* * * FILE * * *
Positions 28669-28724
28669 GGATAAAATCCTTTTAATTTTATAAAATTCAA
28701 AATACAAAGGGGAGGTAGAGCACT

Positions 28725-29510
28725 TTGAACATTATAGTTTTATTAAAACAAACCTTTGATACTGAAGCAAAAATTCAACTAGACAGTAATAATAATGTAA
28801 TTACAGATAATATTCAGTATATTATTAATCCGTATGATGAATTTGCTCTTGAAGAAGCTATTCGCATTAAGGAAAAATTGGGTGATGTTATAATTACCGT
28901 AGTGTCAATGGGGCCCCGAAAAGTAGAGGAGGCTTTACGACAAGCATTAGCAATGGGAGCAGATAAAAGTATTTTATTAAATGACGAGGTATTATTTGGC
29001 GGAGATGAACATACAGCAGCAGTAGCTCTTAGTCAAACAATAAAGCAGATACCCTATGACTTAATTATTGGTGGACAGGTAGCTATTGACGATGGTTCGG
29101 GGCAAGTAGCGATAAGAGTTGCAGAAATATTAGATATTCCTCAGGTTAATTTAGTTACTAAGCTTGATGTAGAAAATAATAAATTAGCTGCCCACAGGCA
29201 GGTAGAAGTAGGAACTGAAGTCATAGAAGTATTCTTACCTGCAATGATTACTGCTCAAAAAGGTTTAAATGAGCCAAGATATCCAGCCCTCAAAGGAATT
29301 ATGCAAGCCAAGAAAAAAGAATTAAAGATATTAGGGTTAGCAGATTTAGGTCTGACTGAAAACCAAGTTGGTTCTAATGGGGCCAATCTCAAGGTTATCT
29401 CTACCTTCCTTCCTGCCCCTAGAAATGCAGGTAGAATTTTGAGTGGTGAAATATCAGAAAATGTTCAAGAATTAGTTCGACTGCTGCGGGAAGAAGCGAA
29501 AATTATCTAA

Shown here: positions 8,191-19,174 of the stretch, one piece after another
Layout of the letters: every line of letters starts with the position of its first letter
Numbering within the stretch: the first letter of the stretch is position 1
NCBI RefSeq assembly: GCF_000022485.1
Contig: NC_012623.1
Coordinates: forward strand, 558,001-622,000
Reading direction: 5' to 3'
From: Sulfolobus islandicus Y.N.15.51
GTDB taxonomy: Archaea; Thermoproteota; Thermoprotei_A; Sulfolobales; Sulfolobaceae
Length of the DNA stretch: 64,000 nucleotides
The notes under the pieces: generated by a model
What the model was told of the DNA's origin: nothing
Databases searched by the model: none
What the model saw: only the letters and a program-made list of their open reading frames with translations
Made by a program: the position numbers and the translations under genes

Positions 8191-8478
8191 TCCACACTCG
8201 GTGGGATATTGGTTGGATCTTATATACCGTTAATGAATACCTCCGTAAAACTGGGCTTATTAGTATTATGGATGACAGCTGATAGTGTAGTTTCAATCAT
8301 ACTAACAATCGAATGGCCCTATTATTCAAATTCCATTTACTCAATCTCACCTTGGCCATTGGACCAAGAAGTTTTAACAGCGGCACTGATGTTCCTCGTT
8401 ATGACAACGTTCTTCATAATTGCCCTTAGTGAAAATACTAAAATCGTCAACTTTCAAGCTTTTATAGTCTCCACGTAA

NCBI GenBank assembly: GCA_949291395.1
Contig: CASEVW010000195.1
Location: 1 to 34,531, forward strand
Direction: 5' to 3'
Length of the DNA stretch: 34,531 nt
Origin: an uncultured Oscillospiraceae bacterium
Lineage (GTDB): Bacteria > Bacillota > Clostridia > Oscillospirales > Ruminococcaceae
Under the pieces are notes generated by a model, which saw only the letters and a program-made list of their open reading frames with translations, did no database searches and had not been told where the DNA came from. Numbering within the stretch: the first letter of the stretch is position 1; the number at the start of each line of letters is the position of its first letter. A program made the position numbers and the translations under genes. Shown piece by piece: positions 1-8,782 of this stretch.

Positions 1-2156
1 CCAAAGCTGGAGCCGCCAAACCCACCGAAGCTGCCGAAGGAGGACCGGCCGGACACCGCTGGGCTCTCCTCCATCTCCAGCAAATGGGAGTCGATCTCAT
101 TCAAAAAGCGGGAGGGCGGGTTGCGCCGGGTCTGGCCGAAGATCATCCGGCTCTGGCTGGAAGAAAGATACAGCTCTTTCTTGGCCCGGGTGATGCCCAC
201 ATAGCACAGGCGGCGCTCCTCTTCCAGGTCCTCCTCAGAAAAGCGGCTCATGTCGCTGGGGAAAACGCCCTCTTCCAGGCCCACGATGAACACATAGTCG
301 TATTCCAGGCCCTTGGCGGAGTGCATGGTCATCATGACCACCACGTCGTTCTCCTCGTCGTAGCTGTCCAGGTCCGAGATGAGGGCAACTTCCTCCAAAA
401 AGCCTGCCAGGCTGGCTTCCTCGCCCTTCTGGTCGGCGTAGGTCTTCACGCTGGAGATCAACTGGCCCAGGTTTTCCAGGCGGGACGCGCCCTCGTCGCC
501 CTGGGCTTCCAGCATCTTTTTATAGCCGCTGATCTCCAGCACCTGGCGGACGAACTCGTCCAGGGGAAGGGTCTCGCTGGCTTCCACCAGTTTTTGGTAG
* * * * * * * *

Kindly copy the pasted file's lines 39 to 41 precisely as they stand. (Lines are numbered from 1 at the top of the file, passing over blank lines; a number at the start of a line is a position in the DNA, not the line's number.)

Origin: an uncultured Oscillospiraceae bacterium
Lineage (GTDB): Bacteria > Bacillota > Clostridia > Oscillospirales > Ruminococcaceae
Under the pieces are notes generated by a model, which saw only the letters and a program-made list of their open reading frames with translations, did no database searches and had not been told where the DNA came from. Numbering within the stretch: the first letter of the stretch is position 1; the number at the start of each line of letters is the position of its first letter. A program made the position numbers and the translations under genes. Shown piece by piece: positions 1-8,782 of this stretch.